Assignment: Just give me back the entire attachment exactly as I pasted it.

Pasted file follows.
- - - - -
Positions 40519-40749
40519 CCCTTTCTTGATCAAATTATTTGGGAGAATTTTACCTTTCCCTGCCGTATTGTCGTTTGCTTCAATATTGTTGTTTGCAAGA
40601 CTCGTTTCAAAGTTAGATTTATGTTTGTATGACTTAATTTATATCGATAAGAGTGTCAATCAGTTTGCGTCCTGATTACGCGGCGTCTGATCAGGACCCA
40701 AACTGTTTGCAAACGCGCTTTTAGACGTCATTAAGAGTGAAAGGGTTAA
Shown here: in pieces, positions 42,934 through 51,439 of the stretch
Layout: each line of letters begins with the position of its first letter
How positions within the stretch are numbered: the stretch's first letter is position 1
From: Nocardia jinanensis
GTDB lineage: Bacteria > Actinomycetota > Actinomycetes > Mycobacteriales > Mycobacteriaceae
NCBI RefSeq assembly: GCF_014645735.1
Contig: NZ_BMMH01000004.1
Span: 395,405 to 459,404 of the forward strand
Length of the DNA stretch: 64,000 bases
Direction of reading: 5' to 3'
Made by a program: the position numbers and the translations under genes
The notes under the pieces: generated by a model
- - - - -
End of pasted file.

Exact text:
Positions 40519-40749
40519 CCCTTTCTTGATCAAATTATTTGGGAGAATTTTACCTTTCCCTGCCGTATTGTCGTTTGCTTCAATATTGTTGTTTGCAAGA
40601 CTCGTTTCAAAGTTAGATTTATGTTTGTATGACTTAATTTATATCGATAAGAGTGTCAATCAGTTTGCGTCCTGATTACGCGGCGTCTGATCAGGACCCA
40701 AACTGTTTGCAAACGCGCTTTTAGACGTCATTAAGAGTGAAAGGGTTAA
Shown here: in pieces, positions 42,934 through 51,439 of the stretch
Layout: each line of letters begins with the position of its first letter
How positions within the stretch are numbered: the stretch's first letter is position 1
From: Nocardia jinanensis
GTDB lineage: Bacteria > Actinomycetota > Actinomycetes > Mycobacteriales > Mycobacteriaceae
NCBI RefSeq assembly: GCF_014645735.1
Contig: NZ_BMMH01000004.1
Span: 395,405 to 459,404 of the forward strand
Length of the DNA stretch: 64,000 bases
Direction of reading: 5' to 3'
Made by a program: the position numbers and the translations under genes
The notes under the pieces: generated by a model